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From Gutenberg to Zuckerberg: What You Really Need to Know About the Internet
From Gutenberg to Zuckerberg: What You Really Need to Know About the Internet
by John Naughton
Edition: Paperback
Price: £10.99

5.0 out of 5 stars Loved it!, 8 Jan. 2013
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I had read John Naughton's A Brief History of the Future: Origins of the Internet and found it incredibly informative and accesible. This book is even better! When thinking about the Internet, the focus often ends up on the technology more than the social repercussions. The author cuts to the nub of the technology, makes it accessible and then discusses its effect on us.

For the first time in human history, we have the opportunity to broadcast, communicate, collaborate and participate with no barriers, restrictions or censorship. This brings with it both good and bad, but I believe that it is a window of opportunity that will only be realised in a positive and productive way, if we understand both the medium and the social potential it embodies, that is why I consider this book so important.
Some of the traditional power structures and organisations that thrive on secrecy, distraction and apathy to control our World, are trying to control the internet, and it is only by the majority of people understanding what the Internet is and what it could be, that we can all have a voice in its future.

This isn't just a good read, I think it is an important read too, and I highly recommend it.


100 Greatest Cover Versions: The Ultimate Playlist
100 Greatest Cover Versions: The Ultimate Playlist
by Robert Webb
Edition: Paperback
Price: £8.99

3 of 3 people found the following review helpful
5.0 out of 5 stars A terrific read, but maybe not such a great title...., 8 Jan. 2013
The title suggests that this is simply a book of the author's favorite 100 cover versions, and I think that it is rather misleading as the book is far more interesting than that.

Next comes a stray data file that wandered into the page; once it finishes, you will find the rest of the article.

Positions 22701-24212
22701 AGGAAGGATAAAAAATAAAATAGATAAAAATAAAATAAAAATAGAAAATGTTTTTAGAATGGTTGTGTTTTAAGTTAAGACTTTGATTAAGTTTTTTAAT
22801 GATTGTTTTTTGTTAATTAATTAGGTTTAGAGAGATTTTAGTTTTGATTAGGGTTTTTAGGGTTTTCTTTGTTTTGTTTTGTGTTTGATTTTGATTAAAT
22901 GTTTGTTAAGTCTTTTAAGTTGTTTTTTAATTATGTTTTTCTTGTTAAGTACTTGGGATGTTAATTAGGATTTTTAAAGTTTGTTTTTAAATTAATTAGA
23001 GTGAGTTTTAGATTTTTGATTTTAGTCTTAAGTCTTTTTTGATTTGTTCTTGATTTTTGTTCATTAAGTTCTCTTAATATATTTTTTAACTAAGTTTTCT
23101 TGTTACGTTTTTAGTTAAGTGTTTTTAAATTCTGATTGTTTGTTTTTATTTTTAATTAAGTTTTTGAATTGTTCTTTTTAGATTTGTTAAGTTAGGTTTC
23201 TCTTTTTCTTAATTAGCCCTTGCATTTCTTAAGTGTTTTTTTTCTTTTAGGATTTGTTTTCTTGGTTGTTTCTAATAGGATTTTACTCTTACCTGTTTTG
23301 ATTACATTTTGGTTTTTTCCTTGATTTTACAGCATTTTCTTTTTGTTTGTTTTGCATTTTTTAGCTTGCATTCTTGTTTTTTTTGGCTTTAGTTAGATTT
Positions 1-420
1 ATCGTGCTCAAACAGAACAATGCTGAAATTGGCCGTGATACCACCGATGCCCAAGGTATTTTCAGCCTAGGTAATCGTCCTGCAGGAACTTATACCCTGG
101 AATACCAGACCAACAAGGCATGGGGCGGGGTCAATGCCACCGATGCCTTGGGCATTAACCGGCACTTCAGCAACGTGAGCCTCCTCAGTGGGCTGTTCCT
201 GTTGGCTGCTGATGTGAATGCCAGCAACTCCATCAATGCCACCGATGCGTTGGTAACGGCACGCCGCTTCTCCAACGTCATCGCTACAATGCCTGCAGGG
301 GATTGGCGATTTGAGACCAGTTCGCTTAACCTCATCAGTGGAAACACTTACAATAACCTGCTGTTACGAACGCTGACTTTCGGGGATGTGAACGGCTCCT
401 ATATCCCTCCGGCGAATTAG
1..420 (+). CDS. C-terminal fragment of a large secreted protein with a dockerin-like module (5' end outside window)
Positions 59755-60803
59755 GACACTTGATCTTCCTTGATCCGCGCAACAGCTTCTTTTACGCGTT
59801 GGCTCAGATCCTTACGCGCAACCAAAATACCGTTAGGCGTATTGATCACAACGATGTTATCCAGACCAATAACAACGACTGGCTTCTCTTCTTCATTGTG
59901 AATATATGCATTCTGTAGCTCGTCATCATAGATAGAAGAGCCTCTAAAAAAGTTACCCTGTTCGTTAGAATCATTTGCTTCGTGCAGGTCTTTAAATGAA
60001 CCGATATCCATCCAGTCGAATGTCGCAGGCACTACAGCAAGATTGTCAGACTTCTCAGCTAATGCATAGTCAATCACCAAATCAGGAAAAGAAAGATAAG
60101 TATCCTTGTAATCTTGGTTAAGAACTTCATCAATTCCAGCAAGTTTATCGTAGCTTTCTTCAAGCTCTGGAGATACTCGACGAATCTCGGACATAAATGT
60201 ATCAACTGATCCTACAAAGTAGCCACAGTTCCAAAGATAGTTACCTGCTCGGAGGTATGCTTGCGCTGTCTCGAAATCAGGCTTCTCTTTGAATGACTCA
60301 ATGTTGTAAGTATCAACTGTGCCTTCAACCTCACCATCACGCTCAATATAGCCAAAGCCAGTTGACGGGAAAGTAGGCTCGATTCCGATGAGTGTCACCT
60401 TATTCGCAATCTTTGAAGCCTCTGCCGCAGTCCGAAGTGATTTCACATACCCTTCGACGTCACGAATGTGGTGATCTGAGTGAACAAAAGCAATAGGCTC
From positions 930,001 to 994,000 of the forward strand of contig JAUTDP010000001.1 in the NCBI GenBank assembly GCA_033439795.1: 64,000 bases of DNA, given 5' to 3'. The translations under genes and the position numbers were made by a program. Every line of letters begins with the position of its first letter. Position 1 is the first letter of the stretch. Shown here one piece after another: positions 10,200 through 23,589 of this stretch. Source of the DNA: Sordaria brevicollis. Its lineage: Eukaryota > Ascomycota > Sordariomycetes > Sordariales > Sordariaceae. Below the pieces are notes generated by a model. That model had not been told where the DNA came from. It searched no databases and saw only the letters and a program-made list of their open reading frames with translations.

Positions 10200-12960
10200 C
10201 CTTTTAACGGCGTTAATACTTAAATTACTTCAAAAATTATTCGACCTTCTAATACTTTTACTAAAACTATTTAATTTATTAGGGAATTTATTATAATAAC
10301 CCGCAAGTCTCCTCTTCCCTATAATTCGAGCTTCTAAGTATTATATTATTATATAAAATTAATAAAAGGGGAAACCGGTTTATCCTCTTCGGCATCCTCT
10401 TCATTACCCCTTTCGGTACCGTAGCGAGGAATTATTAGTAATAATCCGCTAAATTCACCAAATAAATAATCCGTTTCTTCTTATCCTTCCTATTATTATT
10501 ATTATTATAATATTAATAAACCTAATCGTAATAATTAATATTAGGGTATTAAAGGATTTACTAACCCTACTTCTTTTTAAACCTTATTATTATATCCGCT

As he makes clear in his introduction:
"There is an intended irony and deliberate provocation in the book's title - yes, I know, the whole thing is meaninglessly subjective anyway."
He then goes on to explian that his criteria focused on either the original or cover version being a great song or big hit, but most importantly, that "the backstory is worth retelling". This, for me, was the real joy in this lovely book.

If you enjoy knowing more about the journey and reincarnation of some of pop's greatest songs, then you'll love this little gem. Each entry is self-contained, and is no more than two pages long, so it's great to pick up and read when you've only got a few moments to spare. The detail is very impressive, and it's written with real style.

Despite a life-long love of music, I didn't know most of these stories, so it was fun to randomly dive in and explore. I hope he writes some more of these fascinating stories - although I'd prefer him to use a title more along the lines of his original column in the Independent - "The Story Of The Song". A worthwhile and fun read for anyone who likes a good story, but even better if you love music too.
Comment Comments (2) | Permalink | Most recent comment: Jul 28, 2013 9:47 AM BST


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